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Discussion Starter · #1 ·
So in efforts of being better prepared for next year's Whiskey 50...

Any decent products out there to waterproof clothing, gloves, shoes, etc? I recall when I was a kid we used to use Scotchgard to help waterproof things like ski gloves it it was going to be really warm and wet but I don't so much recall how well it worked.

Thought it may be prudent to buy something like Scotchgard or Nik's and have it available to treat gloves or a shell or something when facing a very wet ride.

Thanks!
 

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also neopryne (wetsuit material) is good stuff... I used to have neopryne socks when I biked in West Virginia.. my feet always got wet there... neopryne surronded by simply waterproof jacket and pants... with neopryne gloves and socks and hat..
 

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Got a suspension fork
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Discussion Starter · #3 ·
Brian,

While I've not got personal experience with neoprene I'll plug my awesome Wool socks, I wear two pairs of wool socks year round and they rock! They keep the water off your skin better than cotton. I wore my shorty wool socks and on top of them my knee high wool socks on this years whiskey, and my feet were only a tiny bit cold ever on the ride. Oddly, I don't overheat in summer while I'd think it would be roasting with two pair of wool, but it's really not.

Another nicety is that wool doesn't retain odor. Your riding socks never stink when you ride with wool.

I can highly recommend both Smartwool and DeFeet wool socks.
 

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I like the nixwax line for waterproofing. It doesn't clog the pores on breathable fabric like a spray silicone ie campdry etc. I am also a huge fan of my defeet woolie bollies for year round use.
 

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The tech wash first to clean out the clothing and the TX wash in to fully waterproof the garments again. You probably don't need both but I like to be thorough. On shoes, gloves etc I use the TX direct spray on and will spot wash with the tech wash if needed.
 

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Elitest thrill junkie
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You'd be surprised how warm you can keep your core without excessive clothing if you can just keep your hands and feet warm though.

I'm one of those guys who's circulation just stops to the fingers in any kind of mild cold. My palms will often be sweating, but my fingers freezing cold. To that extent, I've come up with "systems" that allow me to defeat the cold. I'll use adhesive foot-warmers and put them on my handlebar, so I'm "holding" them at the same time within my pogies...super toasty. I'll also stash a pair of loose mittens where I'll throw in handwarmer packets, because then I have 150° dry mittens ready when I really need, which has worked out like magic. Having done this for a while now, I just don't take chances in the sense that I'm not going to dress short of what is necessary. You can still manage this without excessive layers. Pogies, thin gloveliners, maybe a long-sleeve base layer and short-sleeved jersey, capped off with a stowable shell. That way I have coverage, but if I take off the shell it doesn't really feel like I'm wearing too much. My body would make plenty of heat like that with my extremities taken care of. Any more insulation up top and I'd be crazy overheating while riding, although I'd likely be freezing if just standing around. Lake boots no brainer, some way to keep my feet dry like light snow gaiters or just taping off my pants. Stretchy craft pants are pretty good at dealing with weather, but are also probably going to be a primary way of moving heat away from the body during hard efforts, as they become somewhat soaked by the rain. I'd go with a light balaclava and my taped up snow-board helmet (no vents). You can also pull the balaclava over the mouth if you get hot, or pull it away. Easy to stash too. If I dressed like this I'd be able to do things like throw off the gloveliners and just let them roll around loose in the pogies. Won't hurt nuthin. If you start getting real hot, you can take your hands out of them and place them on the bar, but they really are THAT weatherproof that it makes them worth the over-heating in terms of how they keep your hands from suffering in the cold. Shell would be easy to stash. Feet would stay dry as long as I didn't put a food down in a deep stream or something.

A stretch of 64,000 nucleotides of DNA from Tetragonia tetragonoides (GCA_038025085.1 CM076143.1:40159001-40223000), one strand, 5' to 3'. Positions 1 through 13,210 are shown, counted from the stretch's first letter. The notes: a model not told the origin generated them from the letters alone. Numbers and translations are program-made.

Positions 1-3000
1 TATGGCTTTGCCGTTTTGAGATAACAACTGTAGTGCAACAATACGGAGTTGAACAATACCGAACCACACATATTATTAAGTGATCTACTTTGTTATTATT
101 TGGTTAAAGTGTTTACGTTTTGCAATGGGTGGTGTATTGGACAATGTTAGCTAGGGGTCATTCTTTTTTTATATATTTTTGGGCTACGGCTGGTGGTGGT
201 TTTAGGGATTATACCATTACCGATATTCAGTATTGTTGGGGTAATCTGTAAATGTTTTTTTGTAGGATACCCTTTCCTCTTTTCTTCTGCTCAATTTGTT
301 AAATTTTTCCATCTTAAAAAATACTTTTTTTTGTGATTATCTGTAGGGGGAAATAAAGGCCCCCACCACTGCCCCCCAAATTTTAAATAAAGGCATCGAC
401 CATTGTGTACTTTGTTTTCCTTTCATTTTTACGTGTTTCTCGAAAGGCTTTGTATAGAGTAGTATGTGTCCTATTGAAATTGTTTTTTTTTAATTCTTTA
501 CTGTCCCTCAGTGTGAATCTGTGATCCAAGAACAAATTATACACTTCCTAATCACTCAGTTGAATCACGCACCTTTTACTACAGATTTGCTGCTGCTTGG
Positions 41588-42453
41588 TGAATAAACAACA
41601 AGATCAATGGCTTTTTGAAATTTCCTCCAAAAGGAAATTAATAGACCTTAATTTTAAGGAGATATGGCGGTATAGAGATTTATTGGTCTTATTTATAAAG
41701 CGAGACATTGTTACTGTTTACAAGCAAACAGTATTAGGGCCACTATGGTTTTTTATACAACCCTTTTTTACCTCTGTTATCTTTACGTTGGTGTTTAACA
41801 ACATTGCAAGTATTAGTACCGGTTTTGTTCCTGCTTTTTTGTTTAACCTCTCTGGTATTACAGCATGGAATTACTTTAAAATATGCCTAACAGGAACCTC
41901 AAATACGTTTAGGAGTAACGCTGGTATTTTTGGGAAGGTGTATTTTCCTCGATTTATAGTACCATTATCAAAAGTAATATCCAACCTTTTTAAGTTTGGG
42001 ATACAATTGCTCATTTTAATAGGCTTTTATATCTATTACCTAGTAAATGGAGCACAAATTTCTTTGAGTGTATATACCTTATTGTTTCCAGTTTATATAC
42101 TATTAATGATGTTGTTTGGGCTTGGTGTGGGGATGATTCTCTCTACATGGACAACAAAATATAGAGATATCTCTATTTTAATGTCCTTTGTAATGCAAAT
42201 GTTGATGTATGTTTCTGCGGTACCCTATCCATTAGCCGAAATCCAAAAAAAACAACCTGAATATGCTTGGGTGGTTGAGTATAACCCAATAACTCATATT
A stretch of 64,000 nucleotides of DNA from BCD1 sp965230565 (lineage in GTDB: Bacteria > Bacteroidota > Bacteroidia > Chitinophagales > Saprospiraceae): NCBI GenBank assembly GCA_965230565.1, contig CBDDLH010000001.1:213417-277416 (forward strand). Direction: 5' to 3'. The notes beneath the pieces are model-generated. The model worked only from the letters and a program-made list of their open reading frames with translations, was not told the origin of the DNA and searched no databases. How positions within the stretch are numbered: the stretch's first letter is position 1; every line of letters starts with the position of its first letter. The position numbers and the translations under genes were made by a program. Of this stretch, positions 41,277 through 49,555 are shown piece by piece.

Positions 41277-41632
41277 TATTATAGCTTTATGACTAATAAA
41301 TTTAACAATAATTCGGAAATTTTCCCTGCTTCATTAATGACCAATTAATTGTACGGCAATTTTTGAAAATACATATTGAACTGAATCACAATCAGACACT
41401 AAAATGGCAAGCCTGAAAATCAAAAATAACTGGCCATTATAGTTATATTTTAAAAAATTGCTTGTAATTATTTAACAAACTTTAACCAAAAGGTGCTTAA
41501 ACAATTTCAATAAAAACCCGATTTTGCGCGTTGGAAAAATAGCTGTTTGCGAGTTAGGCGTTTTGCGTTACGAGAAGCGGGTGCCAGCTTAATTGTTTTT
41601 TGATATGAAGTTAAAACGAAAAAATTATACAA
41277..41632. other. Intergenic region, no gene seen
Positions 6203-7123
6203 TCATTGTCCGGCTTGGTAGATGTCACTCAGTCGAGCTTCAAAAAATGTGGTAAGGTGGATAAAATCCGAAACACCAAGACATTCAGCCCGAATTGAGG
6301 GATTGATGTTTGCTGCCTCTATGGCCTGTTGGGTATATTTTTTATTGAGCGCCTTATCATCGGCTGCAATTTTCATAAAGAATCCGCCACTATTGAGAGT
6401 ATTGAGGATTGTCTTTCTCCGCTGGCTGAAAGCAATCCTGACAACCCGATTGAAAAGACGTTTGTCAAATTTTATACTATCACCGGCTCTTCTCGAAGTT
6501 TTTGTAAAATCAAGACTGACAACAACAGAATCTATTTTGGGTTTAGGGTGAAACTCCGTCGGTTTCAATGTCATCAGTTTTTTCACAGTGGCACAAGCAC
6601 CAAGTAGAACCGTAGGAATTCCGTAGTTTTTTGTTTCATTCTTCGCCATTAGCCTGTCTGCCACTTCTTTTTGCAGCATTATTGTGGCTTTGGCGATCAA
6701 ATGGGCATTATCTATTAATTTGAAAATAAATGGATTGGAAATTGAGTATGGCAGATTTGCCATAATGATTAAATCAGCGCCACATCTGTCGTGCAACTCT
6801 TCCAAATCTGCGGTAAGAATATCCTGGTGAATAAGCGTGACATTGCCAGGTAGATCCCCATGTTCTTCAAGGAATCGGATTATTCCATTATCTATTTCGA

Lastly, the Osprey packs have their plusses AND minuses, but the pull-out rain cover is definitely one of the awesome features, and it works.

I don't think you are going to stay dry, it's more about being comfortable and warm. Trying too hard to stay dry will cause the sweat to make you wet due to lack of breathability.
 

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bland
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Go to frys. Buy a bags worth of fruit (nutrition) a bags worth of red bull (energy) and a bottle of makers mark double bagged (warmth.) You now have everything you need for the race and 4 plastic bags you can put over your feet and hands before you put on your shoes and gloves (free waterproofing!!!)
 

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Got a suspension fork
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Discussion Starter · #12 ·
Waterproof gear is the clearly the better choice. But for me, I rarely ride in rain living here in the desert, so would prefer to have an option to help waterproofing my shell and gloves if needed.
 
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